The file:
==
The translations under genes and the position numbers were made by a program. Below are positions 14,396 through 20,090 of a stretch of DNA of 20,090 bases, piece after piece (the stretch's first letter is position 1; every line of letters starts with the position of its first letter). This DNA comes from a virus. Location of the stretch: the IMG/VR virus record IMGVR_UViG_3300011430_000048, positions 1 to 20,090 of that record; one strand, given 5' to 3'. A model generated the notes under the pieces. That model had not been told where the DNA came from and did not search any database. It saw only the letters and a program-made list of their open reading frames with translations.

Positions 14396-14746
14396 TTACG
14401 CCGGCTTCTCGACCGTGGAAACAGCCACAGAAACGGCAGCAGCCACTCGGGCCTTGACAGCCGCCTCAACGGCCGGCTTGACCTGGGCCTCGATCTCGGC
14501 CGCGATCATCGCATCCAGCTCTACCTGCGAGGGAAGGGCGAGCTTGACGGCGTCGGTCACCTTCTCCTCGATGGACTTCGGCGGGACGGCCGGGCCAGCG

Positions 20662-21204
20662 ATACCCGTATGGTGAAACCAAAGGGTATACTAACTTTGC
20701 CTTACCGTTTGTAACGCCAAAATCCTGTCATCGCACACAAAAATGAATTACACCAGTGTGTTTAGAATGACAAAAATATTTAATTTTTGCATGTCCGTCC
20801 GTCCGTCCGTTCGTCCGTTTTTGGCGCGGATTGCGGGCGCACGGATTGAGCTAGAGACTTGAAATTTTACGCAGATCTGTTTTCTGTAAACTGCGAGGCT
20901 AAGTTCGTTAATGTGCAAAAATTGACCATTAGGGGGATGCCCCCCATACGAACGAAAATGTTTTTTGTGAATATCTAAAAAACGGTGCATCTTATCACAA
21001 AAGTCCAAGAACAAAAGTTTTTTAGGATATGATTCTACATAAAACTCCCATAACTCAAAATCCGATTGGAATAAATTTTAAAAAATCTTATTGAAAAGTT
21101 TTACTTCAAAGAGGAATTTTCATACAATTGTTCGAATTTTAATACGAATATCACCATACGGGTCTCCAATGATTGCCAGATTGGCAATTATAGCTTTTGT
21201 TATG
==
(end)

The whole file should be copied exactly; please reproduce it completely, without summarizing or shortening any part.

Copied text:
The translations under genes and the position numbers were made by a program. Below are positions 14,396 through 20,090 of a stretch of DNA of 20,090 bases, piece after piece (the stretch's first letter is position 1; every line of letters starts with the position of its first letter). This DNA comes from a virus. Location of the stretch: the IMG/VR virus record IMGVR_UViG_3300011430_000048, positions 1 to 20,090 of that record; one strand, given 5' to 3'. A model generated the notes under the pieces. That model had not been told where the DNA came from and did not search any database. It saw only the letters and a program-made list of their open reading frames with translations.

Positions 14396-14746
14396 TTACG
14401 CCGGCTTCTCGACCGTGGAAACAGCCACAGAAACGGCAGCAGCCACTCGGGCCTTGACAGCCGCCTCAACGGCCGGCTTGACCTGGGCCTCGATCTCGGC
14501 CGCGATCATCGCATCCAGCTCTACCTGCGAGGGAAGGGCGAGCTTGACGGCGTCGGTCACCTTCTCCTCGATGGACTTCGGCGGGACGGCCGGGCCAGCG

Positions 20662-21204
20662 ATACCCGTATGGTGAAACCAAAGGGTATACTAACTTTGC
20701 CTTACCGTTTGTAACGCCAAAATCCTGTCATCGCACACAAAAATGAATTACACCAGTGTGTTTAGAATGACAAAAATATTTAATTTTTGCATGTCCGTCC
20801 GTCCGTCCGTTCGTCCGTTTTTGGCGCGGATTGCGGGCGCACGGATTGAGCTAGAGACTTGAAATTTTACGCAGATCTGTTTTCTGTAAACTGCGAGGCT
20901 AAGTTCGTTAATGTGCAAAAATTGACCATTAGGGGGATGCCCCCCATACGAACGAAAATGTTTTTTGTGAATATCTAAAAAACGGTGCATCTTATCACAA
21001 AAGTCCAAGAACAAAAGTTTTTTAGGATATGATTCTACATAAAACTCCCATAACTCAAAATCCGATTGGAATAAATTTTAAAAAATCTTATTGAAAAGTT
21101 TTACTTCAAAGAGGAATTTTCATACAATTGTTCGAATTTTAATACGAATATCACCATACGGGTCTCCAATGATTGCCAGATTGGCAATTATAGCTTTTGT
21201 TATG